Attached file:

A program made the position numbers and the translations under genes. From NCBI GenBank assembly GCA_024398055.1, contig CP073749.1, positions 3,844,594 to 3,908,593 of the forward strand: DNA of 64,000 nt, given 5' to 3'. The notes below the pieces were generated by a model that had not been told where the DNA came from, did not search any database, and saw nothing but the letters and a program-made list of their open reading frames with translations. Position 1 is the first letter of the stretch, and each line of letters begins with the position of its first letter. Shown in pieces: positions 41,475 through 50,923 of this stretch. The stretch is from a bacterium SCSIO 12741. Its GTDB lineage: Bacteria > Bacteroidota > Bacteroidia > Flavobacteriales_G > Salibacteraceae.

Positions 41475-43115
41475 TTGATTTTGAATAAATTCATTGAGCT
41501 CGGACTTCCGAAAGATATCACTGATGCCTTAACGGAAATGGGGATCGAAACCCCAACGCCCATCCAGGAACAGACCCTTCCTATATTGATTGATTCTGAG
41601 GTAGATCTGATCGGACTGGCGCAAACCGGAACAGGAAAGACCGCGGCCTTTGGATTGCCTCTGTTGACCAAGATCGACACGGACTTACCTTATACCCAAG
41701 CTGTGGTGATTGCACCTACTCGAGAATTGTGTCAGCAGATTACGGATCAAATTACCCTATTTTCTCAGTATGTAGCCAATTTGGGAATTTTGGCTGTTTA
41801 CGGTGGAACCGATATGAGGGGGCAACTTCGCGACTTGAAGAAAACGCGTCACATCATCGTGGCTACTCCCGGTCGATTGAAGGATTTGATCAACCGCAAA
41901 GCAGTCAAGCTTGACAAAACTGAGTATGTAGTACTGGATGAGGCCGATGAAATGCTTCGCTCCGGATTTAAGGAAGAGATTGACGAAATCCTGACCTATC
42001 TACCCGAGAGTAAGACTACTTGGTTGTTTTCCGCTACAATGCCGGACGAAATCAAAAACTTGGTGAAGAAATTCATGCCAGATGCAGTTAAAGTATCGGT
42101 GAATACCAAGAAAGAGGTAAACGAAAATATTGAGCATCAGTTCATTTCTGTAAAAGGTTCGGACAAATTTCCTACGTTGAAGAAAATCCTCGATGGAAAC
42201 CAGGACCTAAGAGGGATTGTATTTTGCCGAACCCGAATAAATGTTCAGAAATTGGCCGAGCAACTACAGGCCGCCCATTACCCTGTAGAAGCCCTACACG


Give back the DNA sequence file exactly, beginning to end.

A program made the position numbers and the translations under genes. From NCBI GenBank assembly GCA_024398055.1, contig CP073749.1, positions 3,844,594 to 3,908,593 of the forward strand: DNA of 64,000 nt, given 5' to 3'. The notes below the pieces were generated by a model that had not been told where the DNA came from, did not search any database, and saw nothing but the letters and a program-made list of their open reading frames with translations. Position 1 is the first letter of the stretch, and each line of letters begins with the position of its first letter. Shown in pieces: positions 41,475 through 50,923 of this stretch. The stretch is from a bacterium SCSIO 12741. Its GTDB lineage: Bacteria > Bacteroidota > Bacteroidia > Flavobacteriales_G > Salibacteraceae.

Positions 41475-43115
41475 TTGATTTTGAATAAATTCATTGAGCT
41501 CGGACTTCCGAAAGATATCACTGATGCCTTAACGGAAATGGGGATCGAAACCCCAACGCCCATCCAGGAACAGACCCTTCCTATATTGATTGATTCTGAG
41601 GTAGATCTGATCGGACTGGCGCAAACCGGAACAGGAAAGACCGCGGCCTTTGGATTGCCTCTGTTGACCAAGATCGACACGGACTTACCTTATACCCAAG
41701 CTGTGGTGATTGCACCTACTCGAGAATTGTGTCAGCAGATTACGGATCAAATTACCCTATTTTCTCAGTATGTAGCCAATTTGGGAATTTTGGCTGTTTA
41801 CGGTGGAACCGATATGAGGGGGCAACTTCGCGACTTGAAGAAAACGCGTCACATCATCGTGGCTACTCCCGGTCGATTGAAGGATTTGATCAACCGCAAA
41901 GCAGTCAAGCTTGACAAAACTGAGTATGTAGTACTGGATGAGGCCGATGAAATGCTTCGCTCCGGATTTAAGGAAGAGATTGACGAAATCCTGACCTATC
42001 TACCCGAGAGTAAGACTACTTGGTTGTTTTCCGCTACAATGCCGGACGAAATCAAAAACTTGGTGAAGAAATTCATGCCAGATGCAGTTAAAGTATCGGT
42101 GAATACCAAGAAAGAGGTAAACGAAAATATTGAGCATCAGTTCATTTCTGTAAAAGGTTCGGACAAATTTCCTACGTTGAAGAAAATCCTCGATGGAAAC
42201 CAGGACCTAAGAGGGATTGTATTTTGCCGAACCCGAATAAATGTTCAGAAATTGGCCGAGCAACTACAGGCCGCCCATTACCCTGTAGAAGCCCTACACG